Gaseous exchanges of mercury (Hg) at the water-air interface in contaminated sites strongly influence its fate in the environment. In this study, diurnal gaseous Hg exchanges were seasonally evaluated by means of a floating flux chamber in two freshwater environments impacted by anthropogenic sources of Hg, specifically historical mining activity (Solkan Reservoir, Slovenia) and the chlor-alkali industry (Torviscosa dockyard, Italy), and in a pristine site, Cavazzo Lake (Italy). The highest fluxes (21.88 ± 11.55 ng m-2 h-1) were observed at Solkan, coupled with high dissolved gaseous mercury (DGM) and dissolved Hg (THgD) concentrations. Conversely, low vertical mixing and saltwater intrusion at Torviscosa limited Hg mobility through the water column, with higher Hg concentrations in the deep layer near the contaminated sediments. Consequently, both DGM and THgD in surface water were generally lower at Torviscosa than at Solkan, resulting in lower fluxes (19.01 ± 12.65 ng m-2 h-1). However, at this site, evasion may also be limited by high atmospheric Hg levels related to dispersion of emissions from the nearby chlor-alkali plant. Surprisingly, comparable fluxes (15.56 ± 12.78 ng m-2 h-1) and Hg levels in water were observed at Cavazzo, suggesting a previously unidentified Hg input (atmospheric depositions or local geology). Overall, at all sites the fluxes were higher in the summer and correlated to incident UV radiation and water temperature due to enhanced photo production and diffusivity of DGM, the concentrations of which roughly followed the same seasonal trend.

Gaseous Mercury Exchange from Water-Air Interface in Differently Impacted Freshwater Environments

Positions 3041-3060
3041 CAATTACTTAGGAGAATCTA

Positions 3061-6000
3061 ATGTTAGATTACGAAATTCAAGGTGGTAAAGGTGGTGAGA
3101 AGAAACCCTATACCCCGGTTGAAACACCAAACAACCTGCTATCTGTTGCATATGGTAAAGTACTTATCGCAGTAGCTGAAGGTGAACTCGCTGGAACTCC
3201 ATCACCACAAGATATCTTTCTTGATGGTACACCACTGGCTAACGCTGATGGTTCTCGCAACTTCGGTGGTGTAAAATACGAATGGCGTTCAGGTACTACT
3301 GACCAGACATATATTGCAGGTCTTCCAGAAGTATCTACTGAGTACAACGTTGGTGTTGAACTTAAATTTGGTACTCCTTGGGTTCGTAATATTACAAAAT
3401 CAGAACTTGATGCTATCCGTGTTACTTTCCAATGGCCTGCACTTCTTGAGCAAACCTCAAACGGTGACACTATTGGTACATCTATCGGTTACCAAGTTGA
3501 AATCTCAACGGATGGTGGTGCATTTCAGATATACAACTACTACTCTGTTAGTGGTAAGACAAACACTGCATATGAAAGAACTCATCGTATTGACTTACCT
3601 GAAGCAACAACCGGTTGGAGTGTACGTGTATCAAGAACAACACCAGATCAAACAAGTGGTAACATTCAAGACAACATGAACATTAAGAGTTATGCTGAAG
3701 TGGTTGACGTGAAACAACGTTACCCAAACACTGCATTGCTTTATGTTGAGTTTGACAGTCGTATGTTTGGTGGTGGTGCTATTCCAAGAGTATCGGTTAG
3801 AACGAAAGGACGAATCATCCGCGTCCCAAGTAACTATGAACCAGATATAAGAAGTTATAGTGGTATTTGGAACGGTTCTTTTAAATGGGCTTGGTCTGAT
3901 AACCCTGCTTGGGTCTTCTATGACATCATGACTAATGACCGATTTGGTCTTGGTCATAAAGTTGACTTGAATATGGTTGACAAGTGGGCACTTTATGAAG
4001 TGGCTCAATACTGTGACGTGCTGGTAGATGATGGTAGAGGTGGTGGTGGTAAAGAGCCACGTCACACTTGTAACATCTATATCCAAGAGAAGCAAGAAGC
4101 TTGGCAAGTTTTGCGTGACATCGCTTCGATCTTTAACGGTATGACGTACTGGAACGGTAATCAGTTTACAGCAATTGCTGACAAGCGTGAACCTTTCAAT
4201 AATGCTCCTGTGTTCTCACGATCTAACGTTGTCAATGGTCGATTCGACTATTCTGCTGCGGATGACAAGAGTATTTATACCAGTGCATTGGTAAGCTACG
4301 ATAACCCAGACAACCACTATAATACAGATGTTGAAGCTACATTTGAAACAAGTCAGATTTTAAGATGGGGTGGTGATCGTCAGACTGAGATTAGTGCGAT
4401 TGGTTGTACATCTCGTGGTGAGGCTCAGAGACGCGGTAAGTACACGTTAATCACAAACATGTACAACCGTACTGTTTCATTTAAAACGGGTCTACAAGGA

Floreani, Federico
;
Acquavita, Alessandro;Barago, Nicolò;Covelli, Stefano
2022-01-01

Abstract

Gaseous exchanges of mercury (Hg) at the water-air interface in contaminated sites strongly influence its fate in the environment. In this study, diurnal gaseous Hg exchanges were seasonally evaluated by means of a floating flux chamber in two freshwater environments impacted by anthropogenic sources of Hg, specifically historical mining activity (Solkan Reservoir, Slovenia) and the chlor-alkali industry (Torviscosa dockyard, Italy), and in a pristine site, Cavazzo Lake (Italy). The highest fluxes (21.88 ± 11.55 ng m-2 h-1) were observed at Solkan, coupled with high dissolved gaseous mercury (DGM) and dissolved Hg (THgD) concentrations. Conversely, low vertical mixing and saltwater intrusion at Torviscosa limited Hg mobility through the water column, with higher Hg concentrations in the deep layer near the contaminated sediments. Consequently, both DGM and THgD in surface water were generally lower at Torviscosa than at Solkan, resulting in lower fluxes (19.01 ± 12.65 ng m-2 h-1). However, at this site, evasion may also be limited by high atmospheric Hg levels related to dispersion of emissions from the nearby chlor-alkali plant. Surprisingly, comparable fluxes (15.56 ± 12.78 ng m-2 h-1) and Hg levels in water were observed at Cavazzo, suggesting a previously unidentified Hg input (atmospheric depositions or local geology). Overall, at all sites the fluxes were higher in the summer and correlated to incident UV radiation and water temperature due to enhanced photo production and diffusivity of DGM, the concentrations of which roughly followed the same seasonal trend.
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https://www.mdpi.com/1660-4601/19/13/8149
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Utilizza questo identificativo per citare o creare un link a questo documento: https://hdl.handle.net/11368/3025405
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